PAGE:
PORT ST. LUCIE, Fla. -- Before emerging from a corridor into the Mets' press conference room Saturday at First Data Field, Pete Alonso paused to watch video of his home run on a team staffer's phone. He had not yet seen footage of the line-drive, two-run shot he clubbed in
PORT ST. LUCIE, Fla. -- Before emerging from a corridor into the Mets' press conference room Saturday at First Data Field, Pete Alonso paused to watch video of his home run on a team staffer's phone. He had not yet seen footage of the line-drive, two-run shot he clubbed in the Mets' 4-3 victory over the Braves, on the first pitch he saw this spring. Once his private viewing session ended, Alonso stepped into the room wearing a wide grin.
"I love moments [like that]," Alonso said. "I love being challenged. That's one of the things I take pride in is stepping up and not backing away from a challenge."
This spring, Alonso's challenge is plain to see. A year after bashing 36 home runs in the Minors, the club's No. 1 prospect per MLB Pipeline is in big league camp attempting to win the Mets' starting first-base job. His opponents include Dominic Smith, another former top prospect who has struggled in the big leagues; and Todd Frazier, last year's starting third baseman whom the Mets displaced from that position.
Both have their merits. Neither has the momentum of Alonso, whom the Mets insist they will carry north if he proves he's one of the 25 best players in camp.
"I just want to play the best I can consistently," Alonso said. "I just want to be the best I can be and I want to be the guy on the Opening Day roster. There are other people who want that job, too. I just need to keep working hard and play well, simple as that. It's Game 1. Hopefully I can continue to play well throughout these five weeks we have left in spring."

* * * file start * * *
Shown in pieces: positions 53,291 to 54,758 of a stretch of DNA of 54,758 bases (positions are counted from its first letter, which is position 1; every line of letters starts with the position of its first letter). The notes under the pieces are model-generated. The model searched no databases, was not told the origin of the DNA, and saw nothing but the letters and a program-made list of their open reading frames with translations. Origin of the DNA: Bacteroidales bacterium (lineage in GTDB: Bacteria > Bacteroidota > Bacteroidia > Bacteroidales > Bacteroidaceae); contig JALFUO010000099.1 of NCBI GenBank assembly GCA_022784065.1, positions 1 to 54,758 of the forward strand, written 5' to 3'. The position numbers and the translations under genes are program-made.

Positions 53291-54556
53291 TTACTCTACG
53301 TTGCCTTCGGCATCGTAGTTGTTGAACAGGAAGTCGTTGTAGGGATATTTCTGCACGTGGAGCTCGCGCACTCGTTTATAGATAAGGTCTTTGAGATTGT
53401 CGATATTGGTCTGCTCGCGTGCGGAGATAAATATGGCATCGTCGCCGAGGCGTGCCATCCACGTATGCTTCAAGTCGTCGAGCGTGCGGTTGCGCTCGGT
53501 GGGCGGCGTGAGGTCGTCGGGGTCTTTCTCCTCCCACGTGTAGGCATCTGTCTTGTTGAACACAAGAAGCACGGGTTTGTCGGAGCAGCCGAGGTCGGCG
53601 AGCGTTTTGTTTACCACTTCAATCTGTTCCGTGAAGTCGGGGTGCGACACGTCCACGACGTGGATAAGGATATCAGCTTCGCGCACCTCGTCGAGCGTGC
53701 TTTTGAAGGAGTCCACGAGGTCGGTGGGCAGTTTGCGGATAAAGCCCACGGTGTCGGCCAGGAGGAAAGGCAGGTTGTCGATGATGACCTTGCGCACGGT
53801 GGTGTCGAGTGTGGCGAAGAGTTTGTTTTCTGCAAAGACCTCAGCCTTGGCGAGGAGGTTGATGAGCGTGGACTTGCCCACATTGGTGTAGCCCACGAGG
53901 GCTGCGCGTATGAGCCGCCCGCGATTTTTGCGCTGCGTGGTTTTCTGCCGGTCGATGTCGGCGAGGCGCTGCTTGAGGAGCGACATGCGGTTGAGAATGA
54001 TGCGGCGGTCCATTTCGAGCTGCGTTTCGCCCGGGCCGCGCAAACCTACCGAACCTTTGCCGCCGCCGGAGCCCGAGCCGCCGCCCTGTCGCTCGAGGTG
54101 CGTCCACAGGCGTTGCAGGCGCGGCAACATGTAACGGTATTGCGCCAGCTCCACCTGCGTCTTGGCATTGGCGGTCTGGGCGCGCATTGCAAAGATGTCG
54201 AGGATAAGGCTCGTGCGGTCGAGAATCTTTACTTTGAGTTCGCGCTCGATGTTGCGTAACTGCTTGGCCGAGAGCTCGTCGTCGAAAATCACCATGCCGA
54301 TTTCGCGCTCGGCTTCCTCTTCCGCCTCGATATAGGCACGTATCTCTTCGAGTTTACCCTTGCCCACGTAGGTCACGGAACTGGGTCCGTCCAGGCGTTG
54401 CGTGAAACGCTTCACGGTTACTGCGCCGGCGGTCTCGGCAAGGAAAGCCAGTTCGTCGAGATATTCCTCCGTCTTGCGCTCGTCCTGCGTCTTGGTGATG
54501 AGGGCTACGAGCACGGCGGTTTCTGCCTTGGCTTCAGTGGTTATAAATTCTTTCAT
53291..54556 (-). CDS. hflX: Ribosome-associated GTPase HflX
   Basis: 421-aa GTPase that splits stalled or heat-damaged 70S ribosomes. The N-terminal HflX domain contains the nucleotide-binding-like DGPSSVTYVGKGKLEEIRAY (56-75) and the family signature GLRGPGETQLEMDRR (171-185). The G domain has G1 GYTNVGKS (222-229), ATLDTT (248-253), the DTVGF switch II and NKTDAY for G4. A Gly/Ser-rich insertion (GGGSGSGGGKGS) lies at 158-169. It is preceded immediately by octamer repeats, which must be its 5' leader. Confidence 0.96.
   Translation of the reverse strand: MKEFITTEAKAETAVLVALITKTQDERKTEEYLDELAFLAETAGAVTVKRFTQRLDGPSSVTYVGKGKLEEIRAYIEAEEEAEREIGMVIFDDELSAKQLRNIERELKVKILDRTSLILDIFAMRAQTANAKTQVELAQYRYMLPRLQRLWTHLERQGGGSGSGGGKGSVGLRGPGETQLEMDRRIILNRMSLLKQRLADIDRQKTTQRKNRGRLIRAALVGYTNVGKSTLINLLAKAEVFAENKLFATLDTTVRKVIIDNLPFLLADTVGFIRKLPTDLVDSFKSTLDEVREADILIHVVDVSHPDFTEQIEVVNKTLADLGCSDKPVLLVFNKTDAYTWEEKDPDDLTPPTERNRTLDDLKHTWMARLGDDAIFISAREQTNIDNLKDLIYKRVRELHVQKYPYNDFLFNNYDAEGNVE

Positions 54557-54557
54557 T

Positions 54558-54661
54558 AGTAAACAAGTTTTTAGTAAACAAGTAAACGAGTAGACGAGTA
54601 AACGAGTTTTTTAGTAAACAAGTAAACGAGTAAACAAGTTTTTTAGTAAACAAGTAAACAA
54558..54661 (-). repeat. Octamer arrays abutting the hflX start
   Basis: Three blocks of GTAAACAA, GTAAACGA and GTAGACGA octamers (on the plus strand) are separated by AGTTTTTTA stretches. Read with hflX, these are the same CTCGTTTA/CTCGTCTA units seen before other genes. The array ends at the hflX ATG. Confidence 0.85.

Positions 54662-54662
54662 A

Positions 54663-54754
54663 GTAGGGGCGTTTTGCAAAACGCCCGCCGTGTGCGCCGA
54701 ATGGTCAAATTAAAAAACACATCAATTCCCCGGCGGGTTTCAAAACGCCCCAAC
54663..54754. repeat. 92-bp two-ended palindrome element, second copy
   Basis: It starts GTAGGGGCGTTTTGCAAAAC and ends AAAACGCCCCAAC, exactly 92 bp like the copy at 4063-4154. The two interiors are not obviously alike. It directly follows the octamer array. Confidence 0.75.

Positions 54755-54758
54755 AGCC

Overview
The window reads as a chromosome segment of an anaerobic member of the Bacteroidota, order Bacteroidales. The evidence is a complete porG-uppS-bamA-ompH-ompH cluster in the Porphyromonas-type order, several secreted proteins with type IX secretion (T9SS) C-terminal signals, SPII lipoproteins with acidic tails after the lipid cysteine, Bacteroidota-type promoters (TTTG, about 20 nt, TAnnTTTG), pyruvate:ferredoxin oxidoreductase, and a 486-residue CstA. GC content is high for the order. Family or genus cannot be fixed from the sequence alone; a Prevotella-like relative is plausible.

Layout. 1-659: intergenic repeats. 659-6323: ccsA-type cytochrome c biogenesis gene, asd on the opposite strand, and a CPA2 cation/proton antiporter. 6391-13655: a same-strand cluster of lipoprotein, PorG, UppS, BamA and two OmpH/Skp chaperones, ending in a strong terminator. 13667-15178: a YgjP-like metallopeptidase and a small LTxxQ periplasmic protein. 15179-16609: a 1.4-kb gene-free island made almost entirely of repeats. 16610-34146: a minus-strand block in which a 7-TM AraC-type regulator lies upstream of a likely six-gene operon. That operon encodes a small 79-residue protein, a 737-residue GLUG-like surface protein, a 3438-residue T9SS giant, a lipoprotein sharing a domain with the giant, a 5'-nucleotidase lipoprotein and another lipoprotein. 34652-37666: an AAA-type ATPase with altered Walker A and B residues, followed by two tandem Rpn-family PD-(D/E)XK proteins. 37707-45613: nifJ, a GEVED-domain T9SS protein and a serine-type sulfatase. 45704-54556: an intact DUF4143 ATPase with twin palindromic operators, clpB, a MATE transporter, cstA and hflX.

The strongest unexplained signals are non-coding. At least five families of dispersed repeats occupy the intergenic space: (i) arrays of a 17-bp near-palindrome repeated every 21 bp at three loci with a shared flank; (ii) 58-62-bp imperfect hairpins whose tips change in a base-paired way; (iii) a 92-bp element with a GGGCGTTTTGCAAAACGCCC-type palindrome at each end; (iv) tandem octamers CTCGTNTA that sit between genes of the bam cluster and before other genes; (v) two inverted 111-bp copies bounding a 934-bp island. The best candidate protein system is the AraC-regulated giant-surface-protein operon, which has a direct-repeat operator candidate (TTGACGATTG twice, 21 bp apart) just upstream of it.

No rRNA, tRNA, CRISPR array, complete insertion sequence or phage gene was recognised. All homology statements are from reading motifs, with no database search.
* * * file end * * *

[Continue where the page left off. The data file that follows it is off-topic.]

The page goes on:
If nothing else, he's off to a blistering start. Batting sixth in the Mets' Grapefruit League opener, Alonso stepped to the plate with a man on first base and one out in the second inning, extending his arms on a Touki Toussaint fastball. He pulled the ball away from the strike zone's outer third, yanking it just to the left of the towering batter's eye in center field.
"That's probably the hardest [hit] ball I've given up," Toussaint said. "I've seen him hit some balls, but that one was impressive."
Watching from the bullpen, pitcher Hector Santiago saw the swing and heard the crack of the bat, and whipped his neck around to watch the ball's flight over a pair of television cameras perched above the wall.
"I was like, 'He got a hold of that one,'" Santiago said. "Then it went over the camera guy and I was like, 'Whoa, he really got a hold of that one.' Effortless. He's very strong."
What Alonso is not, however, is a finished product. When the Mets decided not to call him up last September, they cited his defense as a significant reason. Pegged well below average at first base by most scouts, Alonso has made it his mission to improve, working privately with infield coordinator Tim Teufel on the back fields this spring. Saturday morning while his teammates took batting practice, Alonso again put his work in at first, scooping ground balls and flipping them to a coach.
The extra reps did not pay immediate dividends; in the second inning, Alonso dropped a high-velocity throw across the diamond by Amed Rosario, saying afterward that there is "no excuse" for the mistake.
"The game seemed a little fast," Alonso said. "It's the first live game. It's been a while. But I felt good."
One game won't do much to change the Mets' perception of Alonso, for better or for worse, though manager Mickey Callaway lauded the rookie's ability to bounce back from his defensive mistake. How Alonso progresses over the next few weeks will have a greater impact on his immediate future.
In the interim, Alonso will stay positive -- something that seems to come naturally. Some insight into his personality: When asked Saturday why he changed his name on all published materials from Peter to Pete, Alonso said it was simply because he liked the more casual feel.
"I think I'm very approachable and I think I'm a nice guy," Alonso said. "Anyone can call me Pete. It's more just an informal thing. If someone calls me Peter it's like, 'All right, you can relax a little bit.'"
Anthony DiComo has covered the Mets for MLB.com since 2007. Follow him on Twitter @AnthonyDiComo, Instagram and Facebook.